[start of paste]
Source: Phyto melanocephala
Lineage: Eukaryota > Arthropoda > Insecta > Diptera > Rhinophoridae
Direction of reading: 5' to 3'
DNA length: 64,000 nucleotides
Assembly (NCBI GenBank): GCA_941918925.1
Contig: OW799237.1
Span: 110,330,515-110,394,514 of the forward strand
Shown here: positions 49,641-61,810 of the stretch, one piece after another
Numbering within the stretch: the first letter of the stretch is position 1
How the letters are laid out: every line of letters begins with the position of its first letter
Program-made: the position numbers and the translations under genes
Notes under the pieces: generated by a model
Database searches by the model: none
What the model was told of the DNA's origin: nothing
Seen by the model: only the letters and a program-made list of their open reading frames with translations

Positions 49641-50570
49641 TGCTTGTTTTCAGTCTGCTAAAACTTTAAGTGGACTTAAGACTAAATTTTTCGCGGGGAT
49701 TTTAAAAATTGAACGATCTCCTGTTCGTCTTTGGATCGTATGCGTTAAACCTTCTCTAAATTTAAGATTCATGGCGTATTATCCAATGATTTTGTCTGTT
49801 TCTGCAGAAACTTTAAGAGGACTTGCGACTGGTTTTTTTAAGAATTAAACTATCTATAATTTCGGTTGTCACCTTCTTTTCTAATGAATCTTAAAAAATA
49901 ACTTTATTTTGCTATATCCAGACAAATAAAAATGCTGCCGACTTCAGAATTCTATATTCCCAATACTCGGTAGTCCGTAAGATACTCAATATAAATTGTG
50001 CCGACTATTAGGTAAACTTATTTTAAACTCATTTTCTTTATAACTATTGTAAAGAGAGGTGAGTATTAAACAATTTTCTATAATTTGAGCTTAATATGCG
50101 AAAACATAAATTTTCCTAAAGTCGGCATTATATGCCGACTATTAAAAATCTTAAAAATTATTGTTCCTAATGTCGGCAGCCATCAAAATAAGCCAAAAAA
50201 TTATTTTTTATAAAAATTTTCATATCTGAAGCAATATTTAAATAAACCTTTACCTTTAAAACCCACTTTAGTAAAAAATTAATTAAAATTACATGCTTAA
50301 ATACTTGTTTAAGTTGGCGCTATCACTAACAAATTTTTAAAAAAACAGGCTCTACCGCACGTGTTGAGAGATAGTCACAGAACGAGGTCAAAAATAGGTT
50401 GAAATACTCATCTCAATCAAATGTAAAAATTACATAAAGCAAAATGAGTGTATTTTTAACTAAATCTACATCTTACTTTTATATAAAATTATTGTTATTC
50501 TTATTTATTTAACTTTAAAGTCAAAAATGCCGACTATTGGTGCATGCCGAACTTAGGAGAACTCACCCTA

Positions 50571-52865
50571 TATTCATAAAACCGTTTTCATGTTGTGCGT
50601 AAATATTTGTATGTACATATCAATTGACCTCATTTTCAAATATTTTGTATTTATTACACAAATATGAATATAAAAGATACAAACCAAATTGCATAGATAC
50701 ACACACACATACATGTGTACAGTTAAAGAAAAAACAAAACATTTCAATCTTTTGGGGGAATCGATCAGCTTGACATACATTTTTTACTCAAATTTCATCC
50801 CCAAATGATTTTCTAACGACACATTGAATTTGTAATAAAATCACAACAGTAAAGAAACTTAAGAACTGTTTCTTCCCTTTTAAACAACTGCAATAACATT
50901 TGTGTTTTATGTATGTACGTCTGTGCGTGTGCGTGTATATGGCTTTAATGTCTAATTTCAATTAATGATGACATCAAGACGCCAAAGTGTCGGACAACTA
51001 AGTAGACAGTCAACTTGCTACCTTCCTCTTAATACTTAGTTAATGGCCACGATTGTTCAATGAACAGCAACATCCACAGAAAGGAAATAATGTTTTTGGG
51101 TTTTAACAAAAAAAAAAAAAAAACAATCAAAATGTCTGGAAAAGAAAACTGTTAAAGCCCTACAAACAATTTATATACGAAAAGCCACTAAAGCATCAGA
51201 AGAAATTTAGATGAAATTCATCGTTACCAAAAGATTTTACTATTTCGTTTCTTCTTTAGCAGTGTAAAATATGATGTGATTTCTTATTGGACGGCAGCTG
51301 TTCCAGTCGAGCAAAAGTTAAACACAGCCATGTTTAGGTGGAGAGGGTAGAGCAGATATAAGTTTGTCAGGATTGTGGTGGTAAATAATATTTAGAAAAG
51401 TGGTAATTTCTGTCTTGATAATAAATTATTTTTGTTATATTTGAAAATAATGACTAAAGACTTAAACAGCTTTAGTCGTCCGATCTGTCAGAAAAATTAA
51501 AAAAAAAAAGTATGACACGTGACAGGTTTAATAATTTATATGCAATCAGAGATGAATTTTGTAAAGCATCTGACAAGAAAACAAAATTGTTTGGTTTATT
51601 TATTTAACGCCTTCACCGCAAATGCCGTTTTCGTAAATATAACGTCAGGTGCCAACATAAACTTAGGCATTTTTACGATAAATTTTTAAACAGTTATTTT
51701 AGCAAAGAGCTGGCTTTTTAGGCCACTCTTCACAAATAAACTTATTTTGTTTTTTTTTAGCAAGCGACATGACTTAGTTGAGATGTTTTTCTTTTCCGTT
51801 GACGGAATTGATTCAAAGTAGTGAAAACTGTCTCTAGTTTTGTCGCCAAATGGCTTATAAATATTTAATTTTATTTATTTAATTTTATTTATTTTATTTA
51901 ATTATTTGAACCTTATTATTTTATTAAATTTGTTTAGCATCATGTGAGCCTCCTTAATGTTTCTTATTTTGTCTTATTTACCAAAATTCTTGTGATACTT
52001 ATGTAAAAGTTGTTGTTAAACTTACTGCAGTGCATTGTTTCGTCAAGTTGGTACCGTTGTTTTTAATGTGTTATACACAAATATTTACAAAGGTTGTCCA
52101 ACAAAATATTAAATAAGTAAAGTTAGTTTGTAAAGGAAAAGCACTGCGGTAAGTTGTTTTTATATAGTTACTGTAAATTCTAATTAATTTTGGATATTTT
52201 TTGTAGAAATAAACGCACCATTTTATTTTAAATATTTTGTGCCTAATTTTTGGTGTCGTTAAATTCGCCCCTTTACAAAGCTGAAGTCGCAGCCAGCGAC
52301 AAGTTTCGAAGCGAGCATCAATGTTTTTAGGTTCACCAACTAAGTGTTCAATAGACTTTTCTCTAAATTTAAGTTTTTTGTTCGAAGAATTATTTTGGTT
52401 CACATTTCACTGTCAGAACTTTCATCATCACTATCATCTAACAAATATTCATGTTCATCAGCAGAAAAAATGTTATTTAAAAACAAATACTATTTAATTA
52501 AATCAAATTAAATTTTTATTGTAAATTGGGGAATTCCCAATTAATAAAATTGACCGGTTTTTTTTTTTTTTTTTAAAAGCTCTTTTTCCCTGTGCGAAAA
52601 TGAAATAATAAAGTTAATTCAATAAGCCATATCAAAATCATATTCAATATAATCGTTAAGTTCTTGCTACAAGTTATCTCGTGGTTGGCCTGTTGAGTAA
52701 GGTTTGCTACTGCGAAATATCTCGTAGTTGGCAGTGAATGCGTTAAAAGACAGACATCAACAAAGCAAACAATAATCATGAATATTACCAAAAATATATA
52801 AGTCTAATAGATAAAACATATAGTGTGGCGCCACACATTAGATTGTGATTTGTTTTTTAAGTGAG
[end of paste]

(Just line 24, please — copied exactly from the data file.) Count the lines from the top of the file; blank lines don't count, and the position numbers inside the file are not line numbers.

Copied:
50301 ATACTTGTTTAAGTTGGCGCTATCACTAACAAATTTTTAAAAAAACAGGCTCTACCGCACGTGTTGAGAGATAGTCACAGAACGAGGTCAAAAATAGGTT